Consumers shopping for items such as kitchen towels and toilet paper will be better armed to hit companies that contribute to the haze where it hurts: the pocket.
The criteria for an eco-labelling scheme for pulp and paper products are being made more stringent. Companies that want to tout the "green" label have to do more to prove they do not contribute to the miasma that drifts over to Singapore from countries such as Indonesia and Malaysia.
Among other things, pulp and paper firms applying for the certification must improve their peatland management and commit to early detection and suppression of fires when they occur. This includes buying fire-fighting equipment and having a standard operating procedure to assess fire danger ratings daily, said the Singapore Environment Council (SEC) yesterday. The charity administers the 25-year-old Singapore Green Labelling Scheme.
Previously, the companies need only prove that they use sustainable sources and manufacturing processes, and pledge that zero-burning occurs on their plantations.
There are 25 requirements under the new criteria - up from the previous 10. The new scheme is more robust in that it includes upstream measures such as how plantations are managed.
Tafep in touch with SEC and 3 ex-staff dismissed by council
The Tripartite Alliance for Fair and Progressive Employment Practices (Tafep) is in touch with the Singapore Environment Council (SEC) and the three senior staff it dismissed on short notice last year, The Straits Times has learnt.
This comes after the SEC terminated the employment of the trio - executive director Edwin Seah, assistant executive director Gerard Christopher, and communications director Shirley Chua - within three days last November. No reasons were given at that time.
On Nov 8, Mr Seah, 46, was asked to leave after a month-long suspension. This was despite a disciplinary inquiry clearing him of all charges.
The charges were never confirmed by the SEC. But ST understands that they include an allegation that Mr Seah did not follow standard operating procedure during an SEC event.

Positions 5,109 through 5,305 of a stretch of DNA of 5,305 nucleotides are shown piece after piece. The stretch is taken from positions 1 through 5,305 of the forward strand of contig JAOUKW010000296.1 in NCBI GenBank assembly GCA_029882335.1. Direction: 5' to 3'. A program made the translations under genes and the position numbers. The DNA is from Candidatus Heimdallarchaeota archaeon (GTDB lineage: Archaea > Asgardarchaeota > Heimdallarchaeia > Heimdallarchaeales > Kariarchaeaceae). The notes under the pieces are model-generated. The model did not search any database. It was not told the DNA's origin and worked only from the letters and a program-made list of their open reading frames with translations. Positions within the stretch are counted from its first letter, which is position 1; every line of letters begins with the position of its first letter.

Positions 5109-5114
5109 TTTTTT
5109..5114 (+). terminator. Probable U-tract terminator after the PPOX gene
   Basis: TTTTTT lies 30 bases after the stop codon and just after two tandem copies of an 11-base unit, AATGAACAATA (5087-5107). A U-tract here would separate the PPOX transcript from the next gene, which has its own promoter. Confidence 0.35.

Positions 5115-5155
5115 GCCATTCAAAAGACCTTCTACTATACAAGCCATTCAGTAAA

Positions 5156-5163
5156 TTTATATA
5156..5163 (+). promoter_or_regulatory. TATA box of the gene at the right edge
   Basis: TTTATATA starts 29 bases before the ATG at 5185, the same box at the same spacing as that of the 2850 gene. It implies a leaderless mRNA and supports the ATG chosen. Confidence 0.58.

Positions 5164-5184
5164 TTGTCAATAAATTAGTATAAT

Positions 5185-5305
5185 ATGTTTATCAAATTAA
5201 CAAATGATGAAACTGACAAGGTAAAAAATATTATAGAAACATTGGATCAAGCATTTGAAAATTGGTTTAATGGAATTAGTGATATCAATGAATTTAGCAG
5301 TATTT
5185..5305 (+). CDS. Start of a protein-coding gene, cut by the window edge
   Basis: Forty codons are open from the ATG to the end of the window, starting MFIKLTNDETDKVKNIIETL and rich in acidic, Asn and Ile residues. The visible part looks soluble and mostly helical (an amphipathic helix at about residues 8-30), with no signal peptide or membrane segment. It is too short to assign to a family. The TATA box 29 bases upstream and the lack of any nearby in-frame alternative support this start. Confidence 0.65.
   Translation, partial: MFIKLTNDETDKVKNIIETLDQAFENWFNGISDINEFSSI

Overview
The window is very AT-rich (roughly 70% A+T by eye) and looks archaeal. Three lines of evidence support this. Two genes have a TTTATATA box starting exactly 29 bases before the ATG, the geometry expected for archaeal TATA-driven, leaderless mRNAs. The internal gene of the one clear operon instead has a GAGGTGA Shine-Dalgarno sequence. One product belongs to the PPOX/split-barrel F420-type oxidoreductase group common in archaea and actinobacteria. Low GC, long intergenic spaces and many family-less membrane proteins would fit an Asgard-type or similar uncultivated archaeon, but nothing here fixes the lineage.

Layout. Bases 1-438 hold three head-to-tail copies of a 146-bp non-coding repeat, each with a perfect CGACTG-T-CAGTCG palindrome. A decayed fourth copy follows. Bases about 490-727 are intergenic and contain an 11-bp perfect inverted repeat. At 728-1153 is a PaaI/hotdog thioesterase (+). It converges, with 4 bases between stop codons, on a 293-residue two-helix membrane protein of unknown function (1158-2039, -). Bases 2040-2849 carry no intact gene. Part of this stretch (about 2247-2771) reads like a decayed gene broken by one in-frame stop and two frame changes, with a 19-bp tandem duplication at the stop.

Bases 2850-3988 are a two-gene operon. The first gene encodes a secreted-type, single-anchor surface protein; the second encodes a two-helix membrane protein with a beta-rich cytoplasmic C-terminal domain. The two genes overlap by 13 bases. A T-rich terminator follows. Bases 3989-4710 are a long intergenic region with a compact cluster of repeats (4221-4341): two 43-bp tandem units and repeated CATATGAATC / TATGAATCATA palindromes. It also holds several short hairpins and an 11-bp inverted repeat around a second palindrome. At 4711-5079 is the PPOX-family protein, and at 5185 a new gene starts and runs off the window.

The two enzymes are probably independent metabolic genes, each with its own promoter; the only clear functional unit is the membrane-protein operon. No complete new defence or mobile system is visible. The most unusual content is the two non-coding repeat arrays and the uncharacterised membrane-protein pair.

There were also suspicions that he was behind an anonymous e-mail that was sent to media organisations early last year alleging a conflict of interest, which an SEC review dismissed as non-existent.
Three days after Mr Seah's termination, Mr Christopher, 43, and Ms Chua, 45, were both asked to leave, too.
When asked about the case yesterday, SEC chairman Isabella Loh declined to give reasons for the terminations, saying the SEC board did not permit discussions on these issues. She also declined to say who the candidates identified for the executive director role are.
Mr Seah told ST that he, Mr Christopher and Ms Chua met Tafep last month. During that meeting, Tafep had said it would be writing to the SEC to request a meeting, Mr Seah said. It is not clear if the meeting has taken place.
The trio had written to the Manpower Ministry, which referred them to Tafep, Mr Seah added.
Tafep promotes the adoption of fair, responsible and progressive employment practices among employers, employees and the general public.
It did not respond to requests for comment.
Some 25 pulp and paper products could carry the green label under the old criteria. Applications for the enhanced certification opened yesterday, and the process may take up to six months. The old logo will be phased out next July.
Consumers can expect to see products certified under the enhanced scheme in the second half of the year, said Mr Chong Khai Sin, the council's head of eco-certifications. He was seconded from the National Environment Agency.
Consumer goods giant Kimberly- Clark, which has in its suite of products paper goods such as Scott and Kleenex hand towels and bath tissues, said it will be applying for the revised eco-label for both products.
'Make revised criteria public'
Mr Anuj Lal, group general manager for Asia-Pacific at Kimberly-Clark Professional, said: "We understand consumers today are better educated and more discerning and will support companies that have good environmental business practices."
Ms Zhang Wen, executive director of the volunteer group People's Movement to Stop Haze, said the revised criteria should be made public to improve transparency and increase consumer confidence.
Seasonal fires in Indonesian forests, oil palm estates and plantations supplying pulp and paper firms cause smoke haze to waft to Singapore almost yearly. In 2015, it experienced the worst haze on record.
The SEC, under its former executive director Edwin Seah, suspended the use of the green label on Asia Pulp and Paper (APP) products - one of the Indonesian firms blamed for the haze. It led to supermarkets pulling APP products off the shelves. SEC chairman Isabella Loh said the growth of environmental consumerism depends on reliable and trustworthy eco-labelling programmes.
Yesterday, a workshop was held for paper-manufacturing companies to help them understand the enhanced criteria. APP told The Straits Times its representatives attended to get an understanding of the new SGLS criteria. It previously said it would try to re-apply for the label.
Civil servant Ong Chun Yeow, 40, lauded the more stringent requirements, saying: "This gives more confidence to eco-conscious consumers..." But he added that the SEC should make the certification process transparent to consumers as well.